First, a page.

What is the difference and Why should we care?
Well, first and foremost, we should care if we want our students to speak like scholars. If we want our students to be marketable after they graduate. If we want them TO graduate! Then we should care! Sentence stems and frames are scaffolds as students learn language and content.
Sometimes educators use the terms sentence stems, sentence starters and sentence frames interchangeably. You may wonder...are they the same thing? The answer is no, they are are not the same. They have their own form and function.
Sentence frames essentially frame a sentence and students add in some verbiage. Think of a picture frame where you add in a picture. Sentence frames look very much like traditional fill in the blank sentences.
Here are some examples of sentence frames:
Sentence frames are scaffolds that may fit the needs of English learners at beginning levels of English proficiency. Some students may also benefit from visuals and word banks.
However, sentence frames can be used with English learners at higher levels of English proficiency to teach specific language structures or to teach mortar words/tier II words.
A sentence stem is the beginning of a sentence. Think of the stem of a plant. It's not the whole plant, just the beginning of it. It helps students get their sentence started. Sometimes we use the term sentence starter interchangeably. Sentence stems give students the inertia to get their thoughts going. Then their sentences bloom.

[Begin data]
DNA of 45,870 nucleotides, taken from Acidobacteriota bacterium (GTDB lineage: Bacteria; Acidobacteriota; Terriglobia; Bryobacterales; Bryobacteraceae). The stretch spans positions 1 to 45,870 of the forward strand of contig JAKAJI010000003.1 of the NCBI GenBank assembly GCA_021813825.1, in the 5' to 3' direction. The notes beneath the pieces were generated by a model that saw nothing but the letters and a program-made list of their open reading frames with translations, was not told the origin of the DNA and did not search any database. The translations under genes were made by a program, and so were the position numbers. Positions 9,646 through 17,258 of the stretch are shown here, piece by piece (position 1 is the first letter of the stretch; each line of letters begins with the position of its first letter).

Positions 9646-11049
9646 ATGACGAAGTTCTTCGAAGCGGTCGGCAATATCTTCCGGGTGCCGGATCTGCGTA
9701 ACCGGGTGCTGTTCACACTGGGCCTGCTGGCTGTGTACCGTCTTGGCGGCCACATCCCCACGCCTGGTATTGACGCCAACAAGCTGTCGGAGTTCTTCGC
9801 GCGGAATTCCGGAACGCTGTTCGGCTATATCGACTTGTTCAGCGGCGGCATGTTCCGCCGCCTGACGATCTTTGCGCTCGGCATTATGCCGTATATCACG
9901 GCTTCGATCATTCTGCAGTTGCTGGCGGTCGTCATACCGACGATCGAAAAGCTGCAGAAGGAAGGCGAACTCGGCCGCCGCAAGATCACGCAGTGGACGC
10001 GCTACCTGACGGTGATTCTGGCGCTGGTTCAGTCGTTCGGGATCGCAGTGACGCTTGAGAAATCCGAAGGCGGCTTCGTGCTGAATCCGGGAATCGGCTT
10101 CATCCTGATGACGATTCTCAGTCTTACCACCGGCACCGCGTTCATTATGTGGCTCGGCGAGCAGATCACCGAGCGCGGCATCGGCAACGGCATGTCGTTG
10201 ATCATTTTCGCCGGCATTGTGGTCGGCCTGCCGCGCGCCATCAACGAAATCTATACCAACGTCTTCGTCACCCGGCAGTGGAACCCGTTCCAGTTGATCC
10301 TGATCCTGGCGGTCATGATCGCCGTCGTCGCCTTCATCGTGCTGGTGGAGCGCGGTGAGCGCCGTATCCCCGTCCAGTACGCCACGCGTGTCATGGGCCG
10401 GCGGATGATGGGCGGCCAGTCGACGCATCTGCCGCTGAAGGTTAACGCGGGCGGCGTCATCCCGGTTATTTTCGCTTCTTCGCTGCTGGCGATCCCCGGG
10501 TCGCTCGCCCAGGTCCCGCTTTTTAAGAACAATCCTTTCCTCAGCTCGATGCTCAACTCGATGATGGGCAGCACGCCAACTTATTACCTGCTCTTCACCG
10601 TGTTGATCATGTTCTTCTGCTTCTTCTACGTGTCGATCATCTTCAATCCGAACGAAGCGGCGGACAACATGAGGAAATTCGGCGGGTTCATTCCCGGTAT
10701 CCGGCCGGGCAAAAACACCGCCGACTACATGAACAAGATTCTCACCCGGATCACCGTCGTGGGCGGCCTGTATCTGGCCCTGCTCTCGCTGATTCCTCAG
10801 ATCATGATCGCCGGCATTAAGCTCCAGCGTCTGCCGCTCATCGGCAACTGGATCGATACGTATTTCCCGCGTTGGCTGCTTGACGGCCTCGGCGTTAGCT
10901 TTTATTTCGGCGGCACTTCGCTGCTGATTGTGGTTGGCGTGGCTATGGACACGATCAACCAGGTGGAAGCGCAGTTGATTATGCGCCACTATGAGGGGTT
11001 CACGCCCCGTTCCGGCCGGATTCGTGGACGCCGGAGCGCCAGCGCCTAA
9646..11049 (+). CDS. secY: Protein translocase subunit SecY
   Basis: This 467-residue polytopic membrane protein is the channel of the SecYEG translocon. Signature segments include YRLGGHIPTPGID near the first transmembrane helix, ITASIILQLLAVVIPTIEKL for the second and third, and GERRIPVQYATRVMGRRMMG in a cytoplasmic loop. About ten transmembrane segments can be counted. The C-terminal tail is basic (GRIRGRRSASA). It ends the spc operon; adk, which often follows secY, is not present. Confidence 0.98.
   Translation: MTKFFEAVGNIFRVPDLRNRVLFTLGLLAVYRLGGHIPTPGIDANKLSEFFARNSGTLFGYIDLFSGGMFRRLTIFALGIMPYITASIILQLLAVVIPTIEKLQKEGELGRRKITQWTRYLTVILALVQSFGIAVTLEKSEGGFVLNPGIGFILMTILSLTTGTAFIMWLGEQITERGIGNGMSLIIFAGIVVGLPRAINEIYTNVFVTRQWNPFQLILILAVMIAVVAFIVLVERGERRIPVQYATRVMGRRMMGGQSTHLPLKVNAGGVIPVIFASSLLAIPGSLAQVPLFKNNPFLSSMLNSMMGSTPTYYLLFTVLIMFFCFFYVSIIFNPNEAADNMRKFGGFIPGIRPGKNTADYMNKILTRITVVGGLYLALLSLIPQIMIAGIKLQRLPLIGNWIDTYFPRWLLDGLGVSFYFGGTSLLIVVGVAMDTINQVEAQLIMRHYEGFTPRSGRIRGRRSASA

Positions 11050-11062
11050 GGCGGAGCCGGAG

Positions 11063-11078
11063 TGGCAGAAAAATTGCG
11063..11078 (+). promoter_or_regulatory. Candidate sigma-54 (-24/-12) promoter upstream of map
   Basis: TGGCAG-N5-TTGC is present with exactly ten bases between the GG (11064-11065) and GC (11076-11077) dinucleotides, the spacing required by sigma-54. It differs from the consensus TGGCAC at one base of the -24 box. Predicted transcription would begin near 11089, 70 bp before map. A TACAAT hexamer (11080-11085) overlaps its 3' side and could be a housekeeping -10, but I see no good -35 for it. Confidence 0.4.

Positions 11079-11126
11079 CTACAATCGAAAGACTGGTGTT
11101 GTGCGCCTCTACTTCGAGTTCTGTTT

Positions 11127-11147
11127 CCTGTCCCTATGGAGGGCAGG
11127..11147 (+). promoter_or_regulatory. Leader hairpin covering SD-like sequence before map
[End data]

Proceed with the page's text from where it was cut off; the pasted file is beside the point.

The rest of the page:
Here are examples of sentence stems:
Sentence stems are scaffolds for English learners at all levels of English proficiency. They are open ended.
By thinking of the end in mind, you can level and personalize sentence frames or sentence stems to help English learners progress in language proficiency.
Beginning-Simple sentence structure: ____and ___ are quadrilaterals.
Intermediate-Comparative sentence structure: ___and ___ are quadrilaterals, however ___has___.
Advanced-Complex comparative sentence structure: Although___and ___ are ___, ___is different because...
Why is it important for us to provide students with sentence frames or sentence stems?
Learning to communicate effectively is important for all of us. I think we can all agree on that. But providing students with vocabulary lists will not achieve that goal.
Let's begin with the end in mind again. What is our over-aching goal? If we want students to, let's say, understand and communicate effectively using domain specific vocabulary (vocabulary of our content area), then how will we get them there?
This model takes students through the Gradual Release of Responsibility or I do, We do, You do model.
How do I think of vocabulary?
Start with your grade level standard. Look at what students need to know. Whether it's Common Core or not, your state standards will reveal vocabulary that is critical for your students to master.